Candida Höfer

1944 | Eberswalde, Germany
Candida Höfer — AWARE Women artists / Femmes artistes

© Photo: Ralph Muller

German photographer.

Candida Höfer was one of the most important conceptual photographers of the latter half of the 20th century. Daughter of the journalist Werner Höfer, she attended the Staatliche Kunstakademie of Düsseldorf, and also took film classes under the strict supervision of Ole John; she then became the student of Bernd and Hilla Becher until 1982. That artistic twosome, who deeply renewed the photographic genre in the 1970s by advocating objectivity and distance, would have a lasting influence on the Düsseldorf School group (Andreas Gursky, Beat Streuli, Thomas Struth, Thomas Ruff), to which Werner Höfer belonged. Between 1973 and 1979, she produced a slide show titled Türken in Deutschland, in which she compassionately documented the lifestyle of the new immigrant workers. Following the conceptual praxis of the Bechers, she subsequently abandoned all narrative and turned her lens away from the individual to draw up a catalogue of public places, starting with urban interiors, and essentially offices. In this respect, many critics underscored the sociological focus of her work, which then presented corporate furniture—chairs and tables strictly aligned in clinical surroundings.

At the same time, the photographer drew up an inventory of heritage institutions, be they to do with culture or worship. She duly published several monographs listing, in differing ways, libraries and historical archives, the Baroque churches of Brazil, the prestigious rooms of the Louvre museum, and theatre and opera stages throughout the world. Her photographic style is hallmarked by a head-on treatment of an uninhabited architectural space. In the manner of a Quattrocento painter, she puts the vanishing point precisely at the centre of her image. The arresting impression of depth is often bolstered by a mirror effect and duplication from ceiling to floor, as in Trinity College Library Dublin I (2004). Each shot is made with a silver box camera, in colour, without the addition of artificial light. In this lengthy and rigorous archival work, each photograph can only really be understood by its belonging to a much larger corpus. This is a universal oeuvre which the artist offers us, at once contemplative and timeless, but bearing the beginnings of a risk of loss and disappearance. Höfer took part in documenta 11 in Kassel, Germany, in 2002. The following year, she represented Germany at the Venice Biennale, alongside Martin Kippenberger. Her first solo show was held in 1975, at the Konrad Fischer gallery in Düsseldorf. Since then, several museums have held solo exhibitions of her work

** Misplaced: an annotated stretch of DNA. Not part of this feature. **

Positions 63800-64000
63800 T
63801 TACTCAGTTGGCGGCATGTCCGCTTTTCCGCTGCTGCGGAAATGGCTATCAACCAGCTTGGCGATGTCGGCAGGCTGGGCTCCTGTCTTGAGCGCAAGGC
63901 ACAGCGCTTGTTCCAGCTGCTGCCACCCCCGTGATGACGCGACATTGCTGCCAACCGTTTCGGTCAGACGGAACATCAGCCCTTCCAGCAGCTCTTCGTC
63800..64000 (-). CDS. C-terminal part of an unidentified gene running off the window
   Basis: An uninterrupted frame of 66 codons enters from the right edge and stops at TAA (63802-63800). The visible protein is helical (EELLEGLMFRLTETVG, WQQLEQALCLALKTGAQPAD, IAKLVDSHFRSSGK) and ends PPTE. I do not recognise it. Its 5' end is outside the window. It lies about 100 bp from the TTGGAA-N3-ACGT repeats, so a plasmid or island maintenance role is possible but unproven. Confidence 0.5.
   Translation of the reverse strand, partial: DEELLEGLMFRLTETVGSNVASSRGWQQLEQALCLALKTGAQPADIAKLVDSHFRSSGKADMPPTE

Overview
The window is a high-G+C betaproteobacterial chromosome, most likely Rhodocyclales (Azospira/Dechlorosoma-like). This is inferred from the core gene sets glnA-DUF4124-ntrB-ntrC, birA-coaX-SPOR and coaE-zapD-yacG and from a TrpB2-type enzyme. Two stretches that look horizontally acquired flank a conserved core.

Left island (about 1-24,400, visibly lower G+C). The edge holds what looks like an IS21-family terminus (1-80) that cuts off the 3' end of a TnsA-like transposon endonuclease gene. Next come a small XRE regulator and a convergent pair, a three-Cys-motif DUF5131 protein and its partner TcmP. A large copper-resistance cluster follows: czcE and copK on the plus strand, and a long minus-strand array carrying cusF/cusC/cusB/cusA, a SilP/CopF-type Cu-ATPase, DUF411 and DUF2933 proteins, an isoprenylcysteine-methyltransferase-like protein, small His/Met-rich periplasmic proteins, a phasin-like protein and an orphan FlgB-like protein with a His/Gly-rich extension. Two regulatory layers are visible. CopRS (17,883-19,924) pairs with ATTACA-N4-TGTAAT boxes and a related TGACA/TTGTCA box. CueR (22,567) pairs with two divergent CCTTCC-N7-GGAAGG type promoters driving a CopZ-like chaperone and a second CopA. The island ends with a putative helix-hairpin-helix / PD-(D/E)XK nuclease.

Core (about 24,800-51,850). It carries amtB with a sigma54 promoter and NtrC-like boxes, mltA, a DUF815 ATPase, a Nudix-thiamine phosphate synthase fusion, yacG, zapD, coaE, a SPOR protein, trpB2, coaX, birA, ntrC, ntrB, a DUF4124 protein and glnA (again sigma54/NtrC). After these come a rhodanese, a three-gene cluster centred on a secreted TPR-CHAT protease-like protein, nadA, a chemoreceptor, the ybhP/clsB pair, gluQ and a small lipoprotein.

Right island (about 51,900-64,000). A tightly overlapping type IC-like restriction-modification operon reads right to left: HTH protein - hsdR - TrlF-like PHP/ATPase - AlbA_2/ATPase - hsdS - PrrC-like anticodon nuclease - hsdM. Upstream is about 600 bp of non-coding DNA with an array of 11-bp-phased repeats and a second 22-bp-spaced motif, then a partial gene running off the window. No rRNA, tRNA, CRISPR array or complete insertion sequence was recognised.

Pauline Gueland

Translated from French by Simon Pleasance.

From the Dictionnaire universel des créatrices
© 2013 Des femmes – Antoinette Fouque
© Archives of Women Artists, Research and Exhibitions
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